To have empathy you have to suspend judgment.  The people who are high in empathy make the effort to understand the other person, their life situations, and what they have gone through.  The goal of empathy is to experience what it would be like to be that other person.

Empathy values the other person’s experience.

Having empathy places a high value on other people and their experiences.  People from other backgrounds can have important contributions to make to our understanding of the world we live in.  An empathetic person does not look for ways to make the other person more like themselves.  They look for ways in which that other person’s thinking and behavior make sense, given their life experiences.

Empathy is a mirror that reflects what is inside us.

As you seek to practice empathy for others you are likely to discover that it says a lot about you.  Looking and listening to other people’s life experiences evokes emotions deep within ourselves.  Much of what we may be feeling about someone else reflects what we would be feeling in that situation.  Deep empathy moves beyond our own experience and attempts to experience things from the others point of view.

Empathy understands feelings as well as facts.

Empathy is about more than simply understand the facts and the situations of someone existence.  The highest form of empathy is to seek to understand how someone feels.  This goes beyond thief understand of facts of someone’s life, to how that person interprets those facts and the feelings those situations result in.

Have you developed your skills for experiencing empathy?

Staying connected with David Joel Miller

Two David Joel Miller Books are available now!

Bumps on the Road of Life. Whether you struggle with anxiety, depression, low motivation, or addiction, you can recover. Bumps on the Road of Life is the story of how people get off track and how to get your life out of the ditch.

Casino Robbery is a novel about a man with PTSD who must cope with his symptoms to solve a mystery and create a new life.

For these and my upcoming books; please visit my Amazon Author Page – David Joel Miller

Want the latest blog posts as they publish? Subscribe to this blog.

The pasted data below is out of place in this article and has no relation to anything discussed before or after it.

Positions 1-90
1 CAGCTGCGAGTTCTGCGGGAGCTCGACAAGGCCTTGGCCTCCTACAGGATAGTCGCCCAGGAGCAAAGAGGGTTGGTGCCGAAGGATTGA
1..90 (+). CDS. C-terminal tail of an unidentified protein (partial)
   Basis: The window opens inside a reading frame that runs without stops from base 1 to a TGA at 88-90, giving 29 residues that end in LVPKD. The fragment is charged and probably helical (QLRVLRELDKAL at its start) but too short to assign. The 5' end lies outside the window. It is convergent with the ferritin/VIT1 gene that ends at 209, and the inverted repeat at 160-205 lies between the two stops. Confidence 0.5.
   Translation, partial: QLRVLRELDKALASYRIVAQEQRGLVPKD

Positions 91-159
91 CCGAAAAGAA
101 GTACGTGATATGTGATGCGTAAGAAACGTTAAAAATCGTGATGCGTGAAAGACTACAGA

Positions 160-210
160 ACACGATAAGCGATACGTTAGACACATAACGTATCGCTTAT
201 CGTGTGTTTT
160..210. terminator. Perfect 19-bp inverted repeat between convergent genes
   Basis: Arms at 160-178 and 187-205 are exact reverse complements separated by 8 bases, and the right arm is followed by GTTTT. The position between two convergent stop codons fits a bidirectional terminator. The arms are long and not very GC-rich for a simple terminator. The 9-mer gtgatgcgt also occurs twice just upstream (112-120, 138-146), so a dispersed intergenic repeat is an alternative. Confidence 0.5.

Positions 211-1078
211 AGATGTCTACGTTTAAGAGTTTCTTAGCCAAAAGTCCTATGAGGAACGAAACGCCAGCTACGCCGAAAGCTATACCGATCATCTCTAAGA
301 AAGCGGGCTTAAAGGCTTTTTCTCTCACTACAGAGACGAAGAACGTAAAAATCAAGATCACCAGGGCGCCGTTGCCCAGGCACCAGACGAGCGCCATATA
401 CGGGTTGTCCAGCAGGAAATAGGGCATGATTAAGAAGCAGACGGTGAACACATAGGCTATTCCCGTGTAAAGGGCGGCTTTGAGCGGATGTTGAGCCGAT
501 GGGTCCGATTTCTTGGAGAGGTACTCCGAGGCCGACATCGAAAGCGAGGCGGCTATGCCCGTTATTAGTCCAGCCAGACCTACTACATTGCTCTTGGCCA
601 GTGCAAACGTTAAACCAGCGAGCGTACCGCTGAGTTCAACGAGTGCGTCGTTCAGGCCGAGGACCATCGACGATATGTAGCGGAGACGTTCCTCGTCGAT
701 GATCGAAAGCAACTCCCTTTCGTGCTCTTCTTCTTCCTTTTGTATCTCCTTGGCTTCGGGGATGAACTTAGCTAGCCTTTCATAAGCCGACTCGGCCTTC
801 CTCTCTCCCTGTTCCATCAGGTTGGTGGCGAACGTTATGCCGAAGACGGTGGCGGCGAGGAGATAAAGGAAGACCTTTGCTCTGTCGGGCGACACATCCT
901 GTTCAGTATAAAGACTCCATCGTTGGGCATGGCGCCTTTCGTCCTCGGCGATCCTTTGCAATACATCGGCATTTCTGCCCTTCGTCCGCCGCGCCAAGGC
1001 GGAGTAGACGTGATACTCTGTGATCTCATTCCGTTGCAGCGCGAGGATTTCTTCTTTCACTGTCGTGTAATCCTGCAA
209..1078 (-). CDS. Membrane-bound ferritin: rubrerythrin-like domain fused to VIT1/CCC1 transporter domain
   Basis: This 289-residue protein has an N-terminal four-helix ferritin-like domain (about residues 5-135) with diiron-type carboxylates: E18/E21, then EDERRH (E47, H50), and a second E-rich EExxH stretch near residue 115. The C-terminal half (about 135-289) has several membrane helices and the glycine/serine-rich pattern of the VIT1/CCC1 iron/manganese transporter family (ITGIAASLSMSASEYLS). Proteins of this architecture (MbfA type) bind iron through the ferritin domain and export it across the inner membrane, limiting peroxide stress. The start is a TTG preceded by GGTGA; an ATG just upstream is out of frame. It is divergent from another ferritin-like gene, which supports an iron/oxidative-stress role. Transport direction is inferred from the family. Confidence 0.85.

Want the latest on news from recoveryland, the field of counseling, my writing projects, speaking and teaching? Please sign up for my newsletter at – Newsletter. I promise not to share your email or to send you spam, and you can unsubscribe at any time.

For more about David Joel Miller and my work in the areas of mental health, substance abuse, and Co-occurring disorders see my Facebook author’s page, davidjoelmillerwriter. A list of books I have read and can recommend is over at Recommended Books. If you are in the Fresno California area, information about my private practice is at counselorfresno.com.

Compassion.

Sunday Inspiration.          Post by David Joel Miller.

Compassion.

Compassion

Compassion.
Photo courtesy of Pixabay.com

“Be kind, for everyone you meet is fighting a harder battle.”

― Plato

“Compassion is the basis of morality.”

― Arthur Schopenhauer

“Love and compassion are necessities, not luxuries. Without them, humanity cannot survive.”

― Dalai Lama XIV, The Art of Happiness

Wanted to share some inspirational quotes with you.  Today seemed like a good time to do this. If any of these quotes strike a chord with you, please share them.

Emotional Chameleon or naturally empathetic?

By David Joel Miller.

Do you soak up others emotions like a sponge?

Emotional Chameleon

If you find that the way you feel changes when you are around certain people you may be an emotional chameleon.

Emotional chameleons have difficulty identifying what they feel and as a result, they are at risk to assume the feelings of those they are around. They were feeling fine when they entered the classroom but within a few minutes, they have adopted the sad feelings as well as the behaviors of someone who came to class depressed.